UK - The pensions ombudsman has attacked lawyers for time wasting and causing undue expense in member disputes.
The outburst comes after David Laverick released his longest determination – 51 pages – since taking up the role of ombudsman in September 2001.
He cited the “efforts” of an employer’s solicitor for the unnecessary length and costs of resolving a dispute which, in total, took more than two years.
In the case, Mr Milne, a deferred member of the James Hunt Dix Pension Fund, complained that trustees had depleted its assets which had “caused him injustice”.
Laverick found against the trustees but made no award in Mr Milne’s favour.
He said: “Solicitors acting for the trustees tell me that their clients have been faced with ‘ruinous expense’ in defending themselves against the allegations made against them.
“Without decrying the efforts of the solicitors and council to look after the interests of their clients, I am sure that the same result would have been achieved, albeit at less costs and possibly more quickly, without these efforts.”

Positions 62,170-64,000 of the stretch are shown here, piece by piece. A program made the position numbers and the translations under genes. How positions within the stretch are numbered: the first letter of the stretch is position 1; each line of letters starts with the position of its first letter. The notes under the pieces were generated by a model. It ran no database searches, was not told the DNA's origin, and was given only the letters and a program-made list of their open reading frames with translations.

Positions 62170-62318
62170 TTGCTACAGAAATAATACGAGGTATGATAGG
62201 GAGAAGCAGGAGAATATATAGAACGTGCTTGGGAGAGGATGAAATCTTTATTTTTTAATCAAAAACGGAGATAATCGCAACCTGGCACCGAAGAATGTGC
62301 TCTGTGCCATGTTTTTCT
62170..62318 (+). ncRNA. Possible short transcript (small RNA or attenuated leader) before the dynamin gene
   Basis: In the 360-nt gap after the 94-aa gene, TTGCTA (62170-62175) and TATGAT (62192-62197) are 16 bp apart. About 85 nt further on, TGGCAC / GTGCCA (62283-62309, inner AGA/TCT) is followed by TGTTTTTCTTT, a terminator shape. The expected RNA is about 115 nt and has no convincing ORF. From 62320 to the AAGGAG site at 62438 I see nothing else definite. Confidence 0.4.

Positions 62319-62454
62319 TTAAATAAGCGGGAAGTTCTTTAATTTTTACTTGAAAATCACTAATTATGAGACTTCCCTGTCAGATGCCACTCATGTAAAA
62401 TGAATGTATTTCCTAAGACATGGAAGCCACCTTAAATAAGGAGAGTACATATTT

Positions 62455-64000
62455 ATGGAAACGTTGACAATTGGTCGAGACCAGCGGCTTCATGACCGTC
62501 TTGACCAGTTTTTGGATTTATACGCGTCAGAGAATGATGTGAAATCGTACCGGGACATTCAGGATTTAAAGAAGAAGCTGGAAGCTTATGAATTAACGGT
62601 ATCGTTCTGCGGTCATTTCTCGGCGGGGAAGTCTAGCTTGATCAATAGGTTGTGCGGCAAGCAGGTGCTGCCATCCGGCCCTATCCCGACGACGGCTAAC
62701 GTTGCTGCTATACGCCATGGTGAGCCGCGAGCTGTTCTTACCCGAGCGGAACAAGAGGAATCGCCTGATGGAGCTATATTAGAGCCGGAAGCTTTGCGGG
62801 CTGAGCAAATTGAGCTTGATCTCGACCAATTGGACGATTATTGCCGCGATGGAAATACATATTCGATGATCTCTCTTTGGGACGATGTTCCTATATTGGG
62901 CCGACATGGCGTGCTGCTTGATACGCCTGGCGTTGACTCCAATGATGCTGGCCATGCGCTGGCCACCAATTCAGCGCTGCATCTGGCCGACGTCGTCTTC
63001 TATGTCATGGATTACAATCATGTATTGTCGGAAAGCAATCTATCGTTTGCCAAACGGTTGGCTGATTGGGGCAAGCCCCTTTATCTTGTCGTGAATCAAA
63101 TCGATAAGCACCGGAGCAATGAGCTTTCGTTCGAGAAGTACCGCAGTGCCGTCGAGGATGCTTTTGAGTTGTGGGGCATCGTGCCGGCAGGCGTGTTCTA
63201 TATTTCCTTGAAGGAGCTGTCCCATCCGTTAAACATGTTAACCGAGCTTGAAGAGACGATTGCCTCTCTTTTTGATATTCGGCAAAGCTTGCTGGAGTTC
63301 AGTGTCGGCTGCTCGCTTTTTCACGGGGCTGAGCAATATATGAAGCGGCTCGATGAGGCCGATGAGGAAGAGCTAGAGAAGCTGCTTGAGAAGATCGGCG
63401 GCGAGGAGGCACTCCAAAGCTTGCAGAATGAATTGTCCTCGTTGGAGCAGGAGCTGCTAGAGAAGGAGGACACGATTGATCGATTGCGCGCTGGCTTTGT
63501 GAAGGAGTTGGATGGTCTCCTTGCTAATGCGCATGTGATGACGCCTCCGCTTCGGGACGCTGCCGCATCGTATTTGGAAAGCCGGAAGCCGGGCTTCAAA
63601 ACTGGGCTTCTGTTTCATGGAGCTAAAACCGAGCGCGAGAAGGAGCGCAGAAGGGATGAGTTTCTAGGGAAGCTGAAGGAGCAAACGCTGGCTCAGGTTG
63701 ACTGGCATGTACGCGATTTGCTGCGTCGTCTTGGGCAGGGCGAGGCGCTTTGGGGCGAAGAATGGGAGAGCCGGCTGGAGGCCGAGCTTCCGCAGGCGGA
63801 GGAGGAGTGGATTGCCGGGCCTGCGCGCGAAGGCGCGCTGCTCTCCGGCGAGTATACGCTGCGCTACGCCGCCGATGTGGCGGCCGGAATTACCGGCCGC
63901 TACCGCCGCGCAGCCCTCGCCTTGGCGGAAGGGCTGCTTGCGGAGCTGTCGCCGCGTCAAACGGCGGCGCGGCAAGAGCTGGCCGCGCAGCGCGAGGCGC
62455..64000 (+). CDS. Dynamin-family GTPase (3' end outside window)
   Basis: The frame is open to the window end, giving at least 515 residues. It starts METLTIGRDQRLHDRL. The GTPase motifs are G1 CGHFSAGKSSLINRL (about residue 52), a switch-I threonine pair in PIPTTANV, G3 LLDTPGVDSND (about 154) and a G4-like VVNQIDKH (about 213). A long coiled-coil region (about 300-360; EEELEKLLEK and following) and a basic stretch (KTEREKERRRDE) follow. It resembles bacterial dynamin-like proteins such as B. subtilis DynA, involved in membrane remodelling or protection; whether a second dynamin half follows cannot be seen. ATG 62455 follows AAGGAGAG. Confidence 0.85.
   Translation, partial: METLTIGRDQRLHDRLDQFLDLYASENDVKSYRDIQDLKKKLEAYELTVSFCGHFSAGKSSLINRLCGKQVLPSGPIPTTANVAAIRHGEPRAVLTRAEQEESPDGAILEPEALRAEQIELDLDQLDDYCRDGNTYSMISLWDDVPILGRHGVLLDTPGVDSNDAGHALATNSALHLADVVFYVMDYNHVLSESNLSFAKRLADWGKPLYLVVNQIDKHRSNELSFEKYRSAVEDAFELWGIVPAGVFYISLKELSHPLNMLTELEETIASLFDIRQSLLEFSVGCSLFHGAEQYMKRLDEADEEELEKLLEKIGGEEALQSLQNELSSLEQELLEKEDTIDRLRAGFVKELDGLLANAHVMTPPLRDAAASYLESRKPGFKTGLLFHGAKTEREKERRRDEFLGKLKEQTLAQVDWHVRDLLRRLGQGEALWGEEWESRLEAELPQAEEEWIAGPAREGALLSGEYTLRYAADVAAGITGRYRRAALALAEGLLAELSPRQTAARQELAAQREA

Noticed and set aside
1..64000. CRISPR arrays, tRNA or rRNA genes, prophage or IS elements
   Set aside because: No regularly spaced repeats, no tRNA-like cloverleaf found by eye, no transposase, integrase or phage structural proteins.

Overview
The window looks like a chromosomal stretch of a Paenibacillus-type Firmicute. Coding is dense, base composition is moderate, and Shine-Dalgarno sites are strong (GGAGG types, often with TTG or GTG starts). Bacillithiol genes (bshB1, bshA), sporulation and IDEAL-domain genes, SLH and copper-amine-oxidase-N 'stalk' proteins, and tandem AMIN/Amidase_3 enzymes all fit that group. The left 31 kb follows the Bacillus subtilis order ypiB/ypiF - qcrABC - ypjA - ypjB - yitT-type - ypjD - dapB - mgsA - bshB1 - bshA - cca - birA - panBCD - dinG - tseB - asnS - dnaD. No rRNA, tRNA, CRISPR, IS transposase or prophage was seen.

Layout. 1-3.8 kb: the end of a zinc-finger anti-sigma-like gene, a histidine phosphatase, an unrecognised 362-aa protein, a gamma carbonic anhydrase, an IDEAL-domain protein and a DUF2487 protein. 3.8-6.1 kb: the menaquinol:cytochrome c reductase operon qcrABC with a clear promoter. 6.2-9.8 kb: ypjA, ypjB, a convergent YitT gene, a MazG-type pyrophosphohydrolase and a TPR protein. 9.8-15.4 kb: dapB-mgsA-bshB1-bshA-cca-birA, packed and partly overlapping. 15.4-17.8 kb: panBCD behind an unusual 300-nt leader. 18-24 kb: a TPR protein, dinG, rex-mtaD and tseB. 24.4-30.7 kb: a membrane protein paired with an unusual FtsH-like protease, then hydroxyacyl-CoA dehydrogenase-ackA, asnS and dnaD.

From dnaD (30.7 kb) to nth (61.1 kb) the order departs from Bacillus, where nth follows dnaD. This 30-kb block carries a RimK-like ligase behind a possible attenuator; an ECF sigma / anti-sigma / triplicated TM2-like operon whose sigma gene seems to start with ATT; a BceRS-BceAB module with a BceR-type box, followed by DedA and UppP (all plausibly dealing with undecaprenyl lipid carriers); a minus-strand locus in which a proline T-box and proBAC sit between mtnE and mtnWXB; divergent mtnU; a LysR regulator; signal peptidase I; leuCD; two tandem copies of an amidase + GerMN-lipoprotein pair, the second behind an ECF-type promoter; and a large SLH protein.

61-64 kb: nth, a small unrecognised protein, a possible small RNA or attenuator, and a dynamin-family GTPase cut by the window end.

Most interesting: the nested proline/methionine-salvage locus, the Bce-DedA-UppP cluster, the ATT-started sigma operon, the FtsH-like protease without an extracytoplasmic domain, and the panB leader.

The ombudsman heard that the scheme’s five trustees had unlawfully paid the professional fees of Hewitt Bacon & Woodrow out of scheme assets and had spent money on unnecessary legal costs when responding to the complaint.
He was also informed that a death in service benefit had also been paid out of scheme assets, even though the employer should have arranged for that benefit to be insured.
Laverick said the trustees were guilty of maladministration but made no award in favour of Mr Milne because he found the member had not suffered any injustice as a result.
He said the “casual connection” between the loss to scheme funds arising from maladministration and any loss of benefits was “too tenuous”.
Pinsent Curtis Biddle solicitor Simon Tyler said that “less ink might have been spilled” and less costs incurred if the parties had realised one issue was crucial to the whole case.
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